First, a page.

Religious fictionalists hold that the contentious claims of religion, such as “God exists” or “Jesus rose from the dead” are all, strictly speaking, false. They nonetheless think that religious discourse, as part of the practice in which such discourse is embedded, has a pragmatic value that justifies its use. To put it simply: God is a useful fiction. In fact, fictionalism is popular in many areas of philosophy. There are, for example, moral fictionalists and mathematical fictionalists, who think that there are pragmatic benefits to using moral/mathematical language even though such discourse fails to correspond to a genuine reality (there are, on these views, no such things as goodness or the number 9, any more than there are dragons or witches). Religious fictionalists merely extend this approach to the statements of religion.
What is the pragmatic benefit for the atheist of using religious language? The religious fictionalist Andrew Eshleman proposes that religious discourse can be understood as mythological, by which he means “a meaning-loaded narrative that has been adopted by a particular community to give expression to and foster a form of life defined by its guiding ideals”. The religious community is bound together across space and time by its stories, rituals, regular meetings and celebration of rites of passage. At a time when globalization has fractured communities and weakened our shared forms of life, there is arguably a real need for institutions that bring people together around a shared moral purpose. The rise of nationalism around much of Europe may, in part, speak to a deep human need for shared structures of meaning.
This is ridiculous, and I’m surprised that the TLS would put such nonsense on their pages. You don’t have to profess belief in Jesus or God or anything divine to have a sense of community. We know this because there are countries that lack religious belief but retain a sense of community, with citizens banding together to take care of each other and build a better society. Exhibit A: Norway, Sweden, and Denmark.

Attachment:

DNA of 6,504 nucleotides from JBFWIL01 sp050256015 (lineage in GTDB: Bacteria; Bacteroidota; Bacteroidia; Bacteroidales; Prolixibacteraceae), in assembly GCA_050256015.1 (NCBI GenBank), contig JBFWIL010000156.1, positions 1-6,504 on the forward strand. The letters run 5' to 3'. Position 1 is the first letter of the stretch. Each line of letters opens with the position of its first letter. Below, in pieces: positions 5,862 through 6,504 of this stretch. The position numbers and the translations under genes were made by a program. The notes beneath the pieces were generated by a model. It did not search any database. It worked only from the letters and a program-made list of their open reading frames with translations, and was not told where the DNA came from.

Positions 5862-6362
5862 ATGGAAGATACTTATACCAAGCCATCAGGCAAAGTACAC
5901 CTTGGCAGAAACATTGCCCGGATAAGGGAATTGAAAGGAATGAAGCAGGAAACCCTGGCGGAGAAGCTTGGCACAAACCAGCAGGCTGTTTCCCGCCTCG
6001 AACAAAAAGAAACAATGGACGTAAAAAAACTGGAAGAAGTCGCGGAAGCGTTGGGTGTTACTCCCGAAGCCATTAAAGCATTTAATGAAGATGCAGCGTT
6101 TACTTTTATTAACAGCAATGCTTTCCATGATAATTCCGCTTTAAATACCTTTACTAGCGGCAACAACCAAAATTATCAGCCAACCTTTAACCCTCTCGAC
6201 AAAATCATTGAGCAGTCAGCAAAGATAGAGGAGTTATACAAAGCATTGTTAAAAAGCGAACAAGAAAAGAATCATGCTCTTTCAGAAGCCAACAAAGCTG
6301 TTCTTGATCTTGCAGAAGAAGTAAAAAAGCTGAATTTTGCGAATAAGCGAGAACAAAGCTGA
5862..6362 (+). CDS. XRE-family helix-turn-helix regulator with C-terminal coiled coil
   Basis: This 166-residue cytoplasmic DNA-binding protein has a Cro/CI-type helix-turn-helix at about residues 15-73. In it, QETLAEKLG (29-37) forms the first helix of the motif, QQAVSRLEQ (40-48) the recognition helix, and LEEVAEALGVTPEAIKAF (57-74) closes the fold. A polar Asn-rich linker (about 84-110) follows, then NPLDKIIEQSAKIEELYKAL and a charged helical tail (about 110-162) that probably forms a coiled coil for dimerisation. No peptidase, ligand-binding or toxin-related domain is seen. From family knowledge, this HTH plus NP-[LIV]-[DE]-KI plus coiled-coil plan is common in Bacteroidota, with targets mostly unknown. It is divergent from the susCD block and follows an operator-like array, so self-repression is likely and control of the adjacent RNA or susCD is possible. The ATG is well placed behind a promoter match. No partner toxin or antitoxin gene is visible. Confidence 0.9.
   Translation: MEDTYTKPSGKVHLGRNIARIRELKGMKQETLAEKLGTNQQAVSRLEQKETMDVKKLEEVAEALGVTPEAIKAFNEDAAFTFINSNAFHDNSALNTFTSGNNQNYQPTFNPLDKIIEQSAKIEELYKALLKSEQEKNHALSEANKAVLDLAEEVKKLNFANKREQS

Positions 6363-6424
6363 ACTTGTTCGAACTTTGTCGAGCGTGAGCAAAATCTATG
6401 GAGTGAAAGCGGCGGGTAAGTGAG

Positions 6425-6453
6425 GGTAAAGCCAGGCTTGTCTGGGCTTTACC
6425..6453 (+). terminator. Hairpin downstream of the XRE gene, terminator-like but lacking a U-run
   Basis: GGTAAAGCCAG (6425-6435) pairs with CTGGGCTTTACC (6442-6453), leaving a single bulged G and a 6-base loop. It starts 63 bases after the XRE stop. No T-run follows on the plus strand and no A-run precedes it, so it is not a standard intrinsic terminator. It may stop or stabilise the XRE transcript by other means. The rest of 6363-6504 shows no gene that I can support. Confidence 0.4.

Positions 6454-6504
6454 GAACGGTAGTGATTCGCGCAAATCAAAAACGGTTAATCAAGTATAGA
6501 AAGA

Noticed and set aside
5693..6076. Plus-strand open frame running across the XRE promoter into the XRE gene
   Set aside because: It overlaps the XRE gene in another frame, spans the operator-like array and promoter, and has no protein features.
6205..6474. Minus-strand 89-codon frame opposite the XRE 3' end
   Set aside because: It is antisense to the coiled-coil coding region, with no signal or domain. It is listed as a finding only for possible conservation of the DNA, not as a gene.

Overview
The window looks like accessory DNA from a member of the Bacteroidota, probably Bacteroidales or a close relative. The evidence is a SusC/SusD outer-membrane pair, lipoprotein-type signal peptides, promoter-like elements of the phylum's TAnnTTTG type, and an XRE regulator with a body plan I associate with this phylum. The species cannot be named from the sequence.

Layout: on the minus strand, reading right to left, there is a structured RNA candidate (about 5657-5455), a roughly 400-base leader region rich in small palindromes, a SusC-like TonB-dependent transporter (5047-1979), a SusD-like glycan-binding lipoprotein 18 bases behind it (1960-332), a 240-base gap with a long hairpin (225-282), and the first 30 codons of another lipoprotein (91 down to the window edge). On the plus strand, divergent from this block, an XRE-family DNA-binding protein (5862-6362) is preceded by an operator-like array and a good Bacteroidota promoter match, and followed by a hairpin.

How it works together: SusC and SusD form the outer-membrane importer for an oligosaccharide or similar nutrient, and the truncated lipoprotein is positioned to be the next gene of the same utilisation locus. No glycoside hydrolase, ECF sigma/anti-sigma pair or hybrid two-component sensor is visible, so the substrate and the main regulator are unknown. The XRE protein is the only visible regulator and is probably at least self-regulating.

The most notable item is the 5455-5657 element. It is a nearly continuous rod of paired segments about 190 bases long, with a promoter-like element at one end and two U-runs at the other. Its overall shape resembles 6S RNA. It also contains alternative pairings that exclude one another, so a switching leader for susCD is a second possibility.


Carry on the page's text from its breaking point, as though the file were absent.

And seriously, can people really find meaning in their lives while only pretending to pay obeisance to people and tenets that they know aren’t real? How does that work? Maybe other people can worship mythological people and thereby find a sense of community, but I’ve always found it impossible to profess belief in things I don’t think have much of a chance of being true.
Goff’s whole argument hinges on the fact that worshiping God and professing belief gives you a sense of community that is inaccessible by any other route. He’s wrong, and I suspect he knows it. As the world loses its faith, it’s getting more moral: exactly the opposite of what you expect if a sense of community must be tied to religious beliefs. This is because religious belief foster not inclusiveness but divisiveness, and much religious “morality” is counterproductive in today’s world. What is productive is an empathic humanism: the kind of ideology that creates the kind of communities that exist in secular places. And yes, France and Germany and Denmark do have citizens with a sense of community. Imagine going to church and saying the Nicene Creed if you’re an atheist! But that’s what Goff would have us do. I suppose he thinks of the Nicene Creed, which repeats “I believe” over and over again, is just like the kind of chants that British soccer fans make at matches. It’s a hope!
Goff’s Big Finish:
If God’s nature cannot be captured in human language, it follows that talk of God as having personal characteristics – such as “wisdom” or “omnipotence” – although perhaps essential for regular practice, is strictly speaking a fiction. The crude literalism at which atheists such as Richard Dawkins take aim has never been the full story of religious faith.
Contemporary society tells us we must choose between secular atheism and dogmatic certainty. Those who find themselves unable to adopt either of these stark options label themselves “spiritual but not religious”. But it is hard to nurture spirituality in isolation, without a community and without a tradition. In fact, the liberal wing of traditional religion provides plenty of opportunity for a non-dogmatic approach to spirituality, one that is consistent with uncertain faith, with non-traditional belief and even with outright atheism.
Which church, then, should we “outright atheists” join? The Unitarian Universalists? The Quakers? Buddhism? That may be fine for some atheists, but I suspect that most of us don’t need it.
As Rebecca Goldstein told me when she read this article and gave me her take (quoted by permission):
The lengths that people will go to say: “Yeah I’m an atheist but isn’t religion rather lovely.”